Voices in AI – Episode 67: A Conversation with Amir Khosrowshahi


About this Episode

Episode 67 of Voices in AI features host Byron Reese and Amir Khosrowshahi talk about the explainability, privacy, and other implications of using AI for business. Amir Khosrowshahi is VP and CTO at Intel. He holds a Bachelor’s Degree from Harvard in Physics and Math, a Master’s Degree from Harvard in Physics, and a PhD in Computational Neuroscience from UC Berkeley.
Visit www.VoicesinAI.com to listen to this one-hour podcast or read the full transcript.

Transcript Excerpt

Byron Reese: This is Voices in AI brought to you by GigaOm. I’m Byron Reese. Today I’m so excited that my guest is Amir Khosrowshahi. He is a VP and the CTO of AI products over at Intel. He holds a Bachelor’s Degree from Harvard in Physics and Math, a Master’s Degree from Harvard in Physics, and a PhD in Computational Neuroscience from UC Berkeley. Welcome to the show, Amir.
Amir Khosrowshahi: Thank you, thanks for having me.
I can’t imagine someone better suited to talking about the kinds of things we talk about on this show, because you’ve got a PhD in Computational Neuroscience, so, start off by just telling us what is Computational Neuroscience?
So neuroscience is a field, the study of the brain, and it is mostly a biologically minded field, and of course there are aspects of the brain that are computational and there’s aspects of the brain that are opening up the skull and peering inside and sticking needles into areas and doing all sorts of different kinds of experiments. Computational neuroscience is a combination of these two threads, the thread that there [are] computer science statistics and machine learning and mathematical aspects to intelligence, and then there’s biology, where you are making an attempt to map equations from machine learning to what is actually going on in the brain.
I have a theory which I may not be qualified to have and you certainly are, and I would love to know your thoughts on it. I think it’s very interesting that people are really good at getting trained with a sample size of one, like draw a made up alien you’ve never seen before and then I can show you a series of photographs, and even if that alien’s upside down, underwater, behind a tree, whatever, you can spot it.
Further, I think it’s very interesting that people are so good at transfer learning, I could give you two objects like a trout swimming in a river, and that same trout in a jar of formaldehyde in a laboratory and I could ask you a series of questions: Do they weigh the same, are they the same color, do they smell the same, are they the same temperature? And you would instantly know, and yet, likewise, if you were to ask me if hitting your thumb with a hammer hurts, and I would say “yes,” and then somebody would say, “Well, have you ever done it?” And I’m like, “yeah,” and they would say, “when?” And it’s like, I don’t really remember, I know I have. Somehow we take data and throw it out, and remember metadata and yet the fact a hammer hurts your thumb is stored in some little part of your brain that you could cut it out and somehow forget that. And so when I think of all of those things that seem so different than computers to me, I kind of have a sense that human intelligence doesn’t really tell us anything about how to build artificial intelligence. What do you say?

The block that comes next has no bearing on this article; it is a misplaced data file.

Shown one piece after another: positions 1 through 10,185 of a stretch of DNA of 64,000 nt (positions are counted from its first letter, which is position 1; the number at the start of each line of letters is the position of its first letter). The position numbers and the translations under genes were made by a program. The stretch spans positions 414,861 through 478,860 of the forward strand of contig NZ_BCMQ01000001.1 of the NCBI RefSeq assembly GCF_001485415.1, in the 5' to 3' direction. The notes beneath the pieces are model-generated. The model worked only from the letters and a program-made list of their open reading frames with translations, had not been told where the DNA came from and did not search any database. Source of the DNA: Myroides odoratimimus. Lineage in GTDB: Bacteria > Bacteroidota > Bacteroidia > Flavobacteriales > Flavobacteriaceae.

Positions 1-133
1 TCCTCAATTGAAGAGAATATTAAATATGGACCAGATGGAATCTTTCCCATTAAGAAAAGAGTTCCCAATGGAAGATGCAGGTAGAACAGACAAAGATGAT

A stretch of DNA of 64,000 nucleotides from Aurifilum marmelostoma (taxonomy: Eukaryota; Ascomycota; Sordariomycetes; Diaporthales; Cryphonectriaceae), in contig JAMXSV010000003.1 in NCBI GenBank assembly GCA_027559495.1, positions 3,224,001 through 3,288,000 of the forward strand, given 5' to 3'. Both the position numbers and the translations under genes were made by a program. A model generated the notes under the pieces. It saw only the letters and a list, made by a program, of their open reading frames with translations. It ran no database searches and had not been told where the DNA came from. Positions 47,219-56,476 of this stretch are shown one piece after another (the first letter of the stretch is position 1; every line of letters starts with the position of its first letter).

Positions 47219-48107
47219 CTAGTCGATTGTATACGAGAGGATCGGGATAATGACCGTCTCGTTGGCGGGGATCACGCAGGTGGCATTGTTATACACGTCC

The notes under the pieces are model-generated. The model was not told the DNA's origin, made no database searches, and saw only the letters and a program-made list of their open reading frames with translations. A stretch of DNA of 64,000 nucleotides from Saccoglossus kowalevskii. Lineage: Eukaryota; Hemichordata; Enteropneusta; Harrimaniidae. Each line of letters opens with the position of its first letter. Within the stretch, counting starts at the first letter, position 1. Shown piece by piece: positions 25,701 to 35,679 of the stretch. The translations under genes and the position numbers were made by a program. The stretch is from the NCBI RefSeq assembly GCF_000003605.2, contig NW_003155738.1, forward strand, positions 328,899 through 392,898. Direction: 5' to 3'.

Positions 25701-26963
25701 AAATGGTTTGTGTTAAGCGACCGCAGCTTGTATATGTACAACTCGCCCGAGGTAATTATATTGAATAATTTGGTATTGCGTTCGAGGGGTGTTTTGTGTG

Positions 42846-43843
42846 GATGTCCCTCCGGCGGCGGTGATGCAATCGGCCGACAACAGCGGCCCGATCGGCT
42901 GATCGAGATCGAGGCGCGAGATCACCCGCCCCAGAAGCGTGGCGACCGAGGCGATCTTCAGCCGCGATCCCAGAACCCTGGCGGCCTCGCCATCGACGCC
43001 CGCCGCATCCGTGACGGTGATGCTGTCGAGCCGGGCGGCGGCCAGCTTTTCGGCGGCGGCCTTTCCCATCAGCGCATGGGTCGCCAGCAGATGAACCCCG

Okay, those are very deep questions and actually each one of those items is a separate thread in the field of machine learning and artificial intelligence. There are lots of people working on things, so the first thing you mentioned I think, was one shot learning where you have, you see as something that’s novel. From the first time you see it, you recognize it as something that’s singular and you retain that knowledge to then identify if it occurs again—such as for a child it would be like a chair, for you it’s potentially an alien. So, how do you learn from single examples?
That’s an open problem in machine learning and is very actively studied because you want to be able to have a parsimonious strategy for learning and the current ways that—it’s a good problem to have—the current ways that we’re doing learning in, for example, online services that sort photos and recognize objects and images. It’s very computationally wasteful and it’s actually wasteful in usage of data. You have to see many examples of chairs to have an understanding of a chair, and it’s actually not clear if you actually have an understanding of a chair, because the models that we have today for chairs, they do make mistakes. When you peer into where the mistakes were made, it seems like there the machine learning model doesn’t actually have an understanding of a chair, it doesn’t have a semantic understanding of a scene or of grammar, or of languages that are translated, and we’re noticing these efficiencies and we’re trying to address them.
You mentioned some other things, such as how do you transfer knowledge from one domain to the next. Humans are very good at generalizing. We see an example of something in one context, and it’s amazing that you can extrapolate or transfer it to a completely different context. That’s also something that we’re working on quite actively, and we have some initial success in that we can take a statistical model that was trained on one set of data and then we can then apply to another set of data by using that previous experience as a warm start, and then moving away from that old domain to the new domain. This is also possible to do in continuous time.